[Broadcast: March 19, 2004]
More than one-thousand artists from around the country recently entered a competition in Washington, D.C. The winners will create artwork on one-hundred fifty plastic statues of pandas. As Gwenn Outen reports, the animal art will appear on city streets and in other places.
The invasion of the capital is called “PandaMania. ” The statues will be shown from May through September. Later, they will be sold to raise money for the arts. The statues will be at least one-point-three meters high. That is around the size of a real panda.
Washington artist Di Stovall (die STOW-vahl) designed a small panda to help give ideas to other artists. Mizz Stovall also worked on an earlier showing of painted animal statues in Washington.
The event in two-thousand-two was called “Party Animals.” It involved statues of donkeys and elephants. The donkey is the official animal of the Democratic Party. The elephant represents the Republican Party.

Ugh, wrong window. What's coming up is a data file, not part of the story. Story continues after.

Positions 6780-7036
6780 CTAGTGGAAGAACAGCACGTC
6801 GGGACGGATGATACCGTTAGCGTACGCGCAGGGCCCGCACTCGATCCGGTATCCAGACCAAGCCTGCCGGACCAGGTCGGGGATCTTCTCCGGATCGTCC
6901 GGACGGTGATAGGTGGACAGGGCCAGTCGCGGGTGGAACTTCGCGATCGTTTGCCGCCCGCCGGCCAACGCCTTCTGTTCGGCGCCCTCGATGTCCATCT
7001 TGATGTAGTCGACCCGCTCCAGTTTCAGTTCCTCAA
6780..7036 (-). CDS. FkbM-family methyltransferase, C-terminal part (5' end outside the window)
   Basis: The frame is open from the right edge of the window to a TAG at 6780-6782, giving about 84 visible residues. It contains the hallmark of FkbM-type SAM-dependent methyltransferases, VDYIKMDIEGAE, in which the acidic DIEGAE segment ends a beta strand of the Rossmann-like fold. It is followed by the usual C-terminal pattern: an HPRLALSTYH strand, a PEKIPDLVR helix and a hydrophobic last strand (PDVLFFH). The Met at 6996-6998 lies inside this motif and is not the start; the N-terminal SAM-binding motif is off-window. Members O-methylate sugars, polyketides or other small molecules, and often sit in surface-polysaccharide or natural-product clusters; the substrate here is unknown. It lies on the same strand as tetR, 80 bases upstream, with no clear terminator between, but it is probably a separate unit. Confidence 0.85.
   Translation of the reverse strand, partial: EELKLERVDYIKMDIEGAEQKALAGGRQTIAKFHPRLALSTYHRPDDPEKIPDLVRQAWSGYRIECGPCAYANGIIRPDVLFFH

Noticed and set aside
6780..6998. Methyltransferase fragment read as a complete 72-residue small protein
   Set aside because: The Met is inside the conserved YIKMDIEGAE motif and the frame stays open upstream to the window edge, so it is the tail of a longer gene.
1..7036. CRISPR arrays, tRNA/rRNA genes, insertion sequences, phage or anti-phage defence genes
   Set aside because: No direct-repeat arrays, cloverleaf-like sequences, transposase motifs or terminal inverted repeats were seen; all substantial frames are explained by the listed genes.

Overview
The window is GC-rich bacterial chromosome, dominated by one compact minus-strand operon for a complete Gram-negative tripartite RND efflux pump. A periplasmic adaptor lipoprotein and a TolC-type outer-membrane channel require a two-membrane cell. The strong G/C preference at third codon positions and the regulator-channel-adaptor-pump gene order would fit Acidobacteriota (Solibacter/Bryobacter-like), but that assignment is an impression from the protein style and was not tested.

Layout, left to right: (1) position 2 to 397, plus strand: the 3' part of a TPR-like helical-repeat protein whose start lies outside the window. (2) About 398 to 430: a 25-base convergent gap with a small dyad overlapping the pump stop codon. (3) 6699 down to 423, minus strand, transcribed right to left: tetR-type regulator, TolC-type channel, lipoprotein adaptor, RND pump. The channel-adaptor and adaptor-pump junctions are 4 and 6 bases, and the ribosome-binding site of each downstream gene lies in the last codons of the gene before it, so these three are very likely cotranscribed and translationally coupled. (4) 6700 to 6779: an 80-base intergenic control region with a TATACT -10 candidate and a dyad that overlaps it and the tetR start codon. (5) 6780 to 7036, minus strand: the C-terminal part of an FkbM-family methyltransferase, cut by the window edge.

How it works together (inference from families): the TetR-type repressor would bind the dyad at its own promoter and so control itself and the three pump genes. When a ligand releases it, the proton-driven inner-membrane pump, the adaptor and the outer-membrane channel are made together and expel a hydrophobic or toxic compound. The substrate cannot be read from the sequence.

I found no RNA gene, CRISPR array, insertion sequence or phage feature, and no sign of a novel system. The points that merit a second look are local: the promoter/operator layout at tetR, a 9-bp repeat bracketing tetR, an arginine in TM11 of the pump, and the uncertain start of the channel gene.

Mizz Stovall covered her statue with stars and stripes. Her “America the Beautiful” elephant brought the highest price. It sold for twenty-five-thousand dollars.
Anthony Gittens heads the District of Columbia Commission on the Arts and Humanities. He notes that the city has a long history with pandas – real ones, that is.
In nineteen-seventy-two, China sent two pandas to the National Zoo in Washington. This followed the historic visit by President Richard Nixon to China. Those pandas lived until the nineteen-nineties.
Now, Tian Tian and Mei Xiang are on loan to the zoo for one-million dollars a year. People often wait a long time to see them. If the crowds get too large, visitors can look for the artistic pandas on the street.
1. What is the name of the new art exhibit in Washington?
2. What connection do pandas have to the city?
3. What animals were similarly displayed a few years ago?
4. Why were those animals chosen to be shown in the national capital?
5. What was the highest price paid for one of those animal statues?